enlightened state sometimes known as 'nirvana' or 'satori' is contradictory (how
can someone achieve a state of being no one?) and creates a confusion that leads

Step 3 in closed system mind control: Now that the Buddhists' self-esteem is
deflated since it is impossible to figure out objective reality, even if there
was one, the next step is to prescribe a submissive behavior which accepts order
from higher authority:

>Submissive people? Ask the Chinese just how submissive the Tibetans were!
>The number of Mao's soldiers buried in the mountain passes is lower than
>it might have been, because the Dalai Lama FORBID his people to resist!
>(Some did anyway.)

He is saying that the Buddhists apparently obeyed Dalai Lama's orders to not
resist Mao's soldiers who came in the temple to kill them. That's not
submissive? The soldiers who killed the Buddhists aren't that much better as
they are just following orders from their superiors. Now we are ready for the
final step toward nailing down the closed system--

Step 4--Integrating the Buddhist structure into society.

>No one takes up Buddhism as an attempt to "get in good" with the ruling

Only 2 classes in society exist--the productive class and the parasite class.
Buddhists manipulate the producers to support their livelihoods, while spreading
toxic memes about the producers, (ie. business people are unenlightened and part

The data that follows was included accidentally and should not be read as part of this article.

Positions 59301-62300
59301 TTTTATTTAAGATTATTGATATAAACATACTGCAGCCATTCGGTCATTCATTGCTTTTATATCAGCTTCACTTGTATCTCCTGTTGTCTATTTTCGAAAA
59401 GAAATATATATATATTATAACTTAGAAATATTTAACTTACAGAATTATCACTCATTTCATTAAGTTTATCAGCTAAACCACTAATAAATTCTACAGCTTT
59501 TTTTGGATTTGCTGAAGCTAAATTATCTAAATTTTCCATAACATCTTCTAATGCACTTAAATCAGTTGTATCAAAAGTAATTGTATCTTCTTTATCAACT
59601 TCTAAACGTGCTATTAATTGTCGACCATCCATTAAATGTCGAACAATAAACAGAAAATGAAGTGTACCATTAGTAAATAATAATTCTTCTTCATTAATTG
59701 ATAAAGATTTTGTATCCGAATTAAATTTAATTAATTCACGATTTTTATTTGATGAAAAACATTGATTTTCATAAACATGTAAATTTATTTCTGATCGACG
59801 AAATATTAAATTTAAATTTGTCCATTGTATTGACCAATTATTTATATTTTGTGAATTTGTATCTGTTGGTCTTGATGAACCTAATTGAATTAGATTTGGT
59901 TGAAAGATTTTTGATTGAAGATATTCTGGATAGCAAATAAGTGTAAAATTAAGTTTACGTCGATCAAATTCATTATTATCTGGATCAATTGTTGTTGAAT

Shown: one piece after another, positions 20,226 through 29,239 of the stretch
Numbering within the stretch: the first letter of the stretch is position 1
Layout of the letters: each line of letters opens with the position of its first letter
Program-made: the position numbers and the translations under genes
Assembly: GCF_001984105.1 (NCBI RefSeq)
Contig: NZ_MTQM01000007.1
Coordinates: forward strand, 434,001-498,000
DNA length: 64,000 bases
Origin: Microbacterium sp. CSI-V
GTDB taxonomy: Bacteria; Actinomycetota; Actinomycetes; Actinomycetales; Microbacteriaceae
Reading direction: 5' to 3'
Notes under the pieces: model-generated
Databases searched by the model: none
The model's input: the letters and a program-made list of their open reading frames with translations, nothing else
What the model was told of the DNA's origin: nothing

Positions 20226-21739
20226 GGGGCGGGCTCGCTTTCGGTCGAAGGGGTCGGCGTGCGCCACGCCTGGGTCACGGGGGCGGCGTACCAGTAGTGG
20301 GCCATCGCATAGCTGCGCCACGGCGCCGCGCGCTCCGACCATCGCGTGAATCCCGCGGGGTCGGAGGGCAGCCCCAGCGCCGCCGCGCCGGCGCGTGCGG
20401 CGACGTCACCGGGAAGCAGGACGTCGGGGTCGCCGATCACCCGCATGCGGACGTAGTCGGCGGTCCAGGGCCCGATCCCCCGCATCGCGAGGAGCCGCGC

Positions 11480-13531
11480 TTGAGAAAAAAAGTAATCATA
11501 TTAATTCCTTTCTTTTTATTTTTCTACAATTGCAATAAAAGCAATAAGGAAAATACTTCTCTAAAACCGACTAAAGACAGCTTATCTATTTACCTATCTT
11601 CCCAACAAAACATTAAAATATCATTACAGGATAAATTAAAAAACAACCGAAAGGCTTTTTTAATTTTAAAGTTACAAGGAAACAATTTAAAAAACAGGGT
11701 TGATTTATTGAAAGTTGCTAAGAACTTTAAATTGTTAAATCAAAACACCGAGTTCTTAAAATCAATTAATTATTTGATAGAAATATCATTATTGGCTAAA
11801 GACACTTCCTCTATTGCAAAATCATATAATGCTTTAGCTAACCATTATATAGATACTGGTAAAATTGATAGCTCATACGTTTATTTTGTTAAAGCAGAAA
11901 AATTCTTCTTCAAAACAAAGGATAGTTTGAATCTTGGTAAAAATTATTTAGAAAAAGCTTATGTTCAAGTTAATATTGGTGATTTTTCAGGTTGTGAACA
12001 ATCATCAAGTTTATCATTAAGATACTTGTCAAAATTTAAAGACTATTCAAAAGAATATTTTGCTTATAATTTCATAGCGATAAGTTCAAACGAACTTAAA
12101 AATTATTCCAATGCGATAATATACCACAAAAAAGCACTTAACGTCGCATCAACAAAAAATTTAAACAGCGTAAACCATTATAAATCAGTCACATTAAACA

of the
world of duality, etc.) These beliefs, once commonly accepted, make it possible
for a political parasite class to regulate and further control the producers.
So, the Buddists and Government have a symbiotic relationship with each other,
yet both groups have a parasitical relationship with the producers who would be
better off without them.

>How can you exploit someone who is not attached (to ANYTHING/ ANYONE/
>ANYWHERE?) What is there to exploit? Charity? Yellow robes? How can
>such people be ruled, by anyone?
>A ruler: I'm going to take your possessions.
>Buddhist: OK.
>A: I'm going to take your money too.
>B: Since it was all given to me, you are welcome to it.

In other words, the Buddhists didn't earn their money, and the "charity" money
comes from the producers. (By the way, who contributed more to
charity--industrialists like Andrew Carnegie, or all Buddhists combined?)

>What increase in life expectancy can you expect as an Objectivist? Is it
>proof against disease, aging and death?
>This is interesting: Objectivism as a route to immortality? Is Ayn Rand
>still alive?

Put the following facts together about an Objectivist society: 1)Individual is
the highest cause, 2) political and financial freedom, 3) profit incentive for
bio-tech companies, 4)more people in open system mode.
What follows is speculation, but the direction would be toward immortality.

>David, if this is the best that Objectivism can produce, Buddhism is

No major religion or political party is secure in cyberspace, since they all
depend on force, fraud and closed system thinking to exist.

d Rosdeitcher